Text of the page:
Brock Boyts: Are we speaking in terms of art or globally?

Weng: For me, as an art critic, what I want to do is speak TO art. That entails listening TO it in the first place, but then trying to speak TO it. The work of writing is an attempt to bridge. That's what's entailed in the preposition TO.

MCB: Do you mean speaking of art theoretically?

Weng: I mean both in the specific instance, and in the general. So in writing about a particular work, say, by Amanda Heng. I want to speak TO that work. But also in speaking to any single work, one also speaks to art discourses and histories. To Art, with the capital A. But let me continue with a point I was trying to make ... (but may have forgotten). Where was I ... ah yes ... However, what institutions like the Singapore government, or if one judges biennales and art fairs rather critically, then these institutions take this genuine desire to bridge, and turn it into spectacle. What I was trying to discuss what the spectacularization of art, difference, identity the biennale system, as a spectacle, takes social, cultural difference, and makes it into image for global consumption. Art from Singapore is desired as a sign of Singapore, a sign of difference (and in Singapore's case specifically, it's different, somewhat exotic, but also comfortably familiar.) Singapore is modern, but “Asian.” Now, I don't what to just diss biennales.

MCB: On page 249, you say what is most revealing about “New Asia” is that it “exhibits no indebtedness to history, no commitment to the task of critically reworking inheritances, but is content to authenticate itself through its own spectacular reflection.” How can Singapore avoid a “spectacular reflection” of itself in the 21st Century?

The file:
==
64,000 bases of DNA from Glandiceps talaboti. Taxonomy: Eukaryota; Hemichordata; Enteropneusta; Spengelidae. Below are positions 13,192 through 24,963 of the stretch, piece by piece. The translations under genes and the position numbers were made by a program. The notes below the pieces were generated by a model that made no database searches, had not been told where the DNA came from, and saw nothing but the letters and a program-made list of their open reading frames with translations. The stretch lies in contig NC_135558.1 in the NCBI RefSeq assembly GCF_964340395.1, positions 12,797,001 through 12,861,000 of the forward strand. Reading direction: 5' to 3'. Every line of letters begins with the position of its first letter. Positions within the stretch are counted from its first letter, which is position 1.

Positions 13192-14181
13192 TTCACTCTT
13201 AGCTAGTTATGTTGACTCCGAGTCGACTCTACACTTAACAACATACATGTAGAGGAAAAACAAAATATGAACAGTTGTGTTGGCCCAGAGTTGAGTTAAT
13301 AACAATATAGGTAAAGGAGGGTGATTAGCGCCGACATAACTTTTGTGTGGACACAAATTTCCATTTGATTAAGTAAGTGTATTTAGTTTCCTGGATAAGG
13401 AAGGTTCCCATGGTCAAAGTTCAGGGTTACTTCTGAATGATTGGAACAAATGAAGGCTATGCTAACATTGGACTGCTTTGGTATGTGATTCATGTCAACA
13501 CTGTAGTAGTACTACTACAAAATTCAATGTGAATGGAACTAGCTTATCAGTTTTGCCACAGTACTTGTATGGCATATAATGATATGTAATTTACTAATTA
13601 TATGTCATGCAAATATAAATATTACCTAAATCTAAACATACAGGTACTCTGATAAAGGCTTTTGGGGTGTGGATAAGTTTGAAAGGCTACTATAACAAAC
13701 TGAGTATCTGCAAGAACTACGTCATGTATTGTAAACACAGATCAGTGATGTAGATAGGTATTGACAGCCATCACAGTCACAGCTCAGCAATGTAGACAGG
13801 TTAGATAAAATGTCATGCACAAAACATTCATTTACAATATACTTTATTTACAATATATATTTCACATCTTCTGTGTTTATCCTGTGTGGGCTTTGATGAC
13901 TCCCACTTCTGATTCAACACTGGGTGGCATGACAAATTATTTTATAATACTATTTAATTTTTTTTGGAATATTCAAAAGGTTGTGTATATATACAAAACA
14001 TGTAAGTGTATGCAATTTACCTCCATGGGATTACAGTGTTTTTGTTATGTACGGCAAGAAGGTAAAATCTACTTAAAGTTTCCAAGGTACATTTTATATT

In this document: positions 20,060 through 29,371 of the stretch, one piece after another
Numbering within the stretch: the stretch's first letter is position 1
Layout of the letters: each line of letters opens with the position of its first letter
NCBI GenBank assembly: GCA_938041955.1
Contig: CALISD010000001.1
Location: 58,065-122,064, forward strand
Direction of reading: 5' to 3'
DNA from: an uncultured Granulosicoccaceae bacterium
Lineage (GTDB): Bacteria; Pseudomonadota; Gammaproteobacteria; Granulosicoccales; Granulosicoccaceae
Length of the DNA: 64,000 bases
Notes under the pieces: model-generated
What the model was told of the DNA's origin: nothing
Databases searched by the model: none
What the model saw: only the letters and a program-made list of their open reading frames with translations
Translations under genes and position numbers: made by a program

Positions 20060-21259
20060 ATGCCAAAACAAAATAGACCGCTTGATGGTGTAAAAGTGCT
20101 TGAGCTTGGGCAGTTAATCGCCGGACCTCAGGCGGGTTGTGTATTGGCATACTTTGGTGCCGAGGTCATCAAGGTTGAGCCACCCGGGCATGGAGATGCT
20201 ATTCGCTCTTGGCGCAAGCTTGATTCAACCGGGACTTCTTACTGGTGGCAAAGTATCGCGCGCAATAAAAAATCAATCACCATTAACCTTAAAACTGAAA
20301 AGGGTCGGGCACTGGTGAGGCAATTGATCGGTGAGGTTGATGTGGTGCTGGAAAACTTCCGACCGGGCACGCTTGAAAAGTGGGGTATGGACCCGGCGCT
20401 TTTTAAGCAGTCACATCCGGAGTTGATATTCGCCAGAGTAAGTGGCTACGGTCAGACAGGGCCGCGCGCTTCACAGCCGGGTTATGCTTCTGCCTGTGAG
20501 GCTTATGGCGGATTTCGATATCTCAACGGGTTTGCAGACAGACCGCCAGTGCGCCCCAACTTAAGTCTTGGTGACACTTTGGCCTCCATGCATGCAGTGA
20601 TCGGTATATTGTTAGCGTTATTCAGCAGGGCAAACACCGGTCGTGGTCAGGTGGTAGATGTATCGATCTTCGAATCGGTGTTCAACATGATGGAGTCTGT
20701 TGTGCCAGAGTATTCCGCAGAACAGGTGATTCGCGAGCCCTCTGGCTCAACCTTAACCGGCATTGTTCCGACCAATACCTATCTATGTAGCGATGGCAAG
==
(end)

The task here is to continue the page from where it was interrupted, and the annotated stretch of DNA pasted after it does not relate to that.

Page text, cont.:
Weng: Yes, I was talking about Ong's production of Lear as emblematic of a larger Singapore desire (and by 'Singapore,' not just the State, but also a prevailing cultural sensibility). Well, I don't think art can save the world. (laughs) But I do want to offer, very modestly, other stories.

ALL: Please! Please do!

Weng: It's a certain attention to these other stories that helps us not lapse into the knee-jerk reflex of always reducing the complexity of the world this self authentication through spectacular reflection is a smugness. It's the images of Asia like those I mentioned in the beginning of the essay, from the Channel News Asia advertisements news by Asians for Asians but of course Asia is very hard to pin down, there isn't just one Asia, but many Asias and sometimes it's easier for a person in India to relate to, say, the US, than for that person to relate to China. But this self-authentication of Asia as a unity, wants to per formatively assume that Asia is much more consistent internally. The anecdote -- whether told about art, or culture -- is an attempt to tell stories with some resistance to these grand “narrativizing” tendencies that project such internal consistencies. Not sure how much sense I'm making, but shall we move to another question?

[In this essay, Weng had begun his “critique of the spectacle” by quoting Debord: “The spectacle, being the reigning social organization of a paralyzed history, of a paralyzed memory . . . is in effect a false consciousness of time.”(1) Weng suggests that Singapore’s epistemic condition manifests an “eternal” present that envisions itself (architecture, media, art) as “history’s last word.”]

MCB: On page 246 you say that Singapore “exemplifies the spectacle.” Debord suggests that art becomes another facet of the spectacle, whose function is “to bury history in culture.” If Singapore’s epistemic condition manifests an “eternal” present that envisions itself (architecture, media, art) as “history’s last word” can it also “bury history in culture?”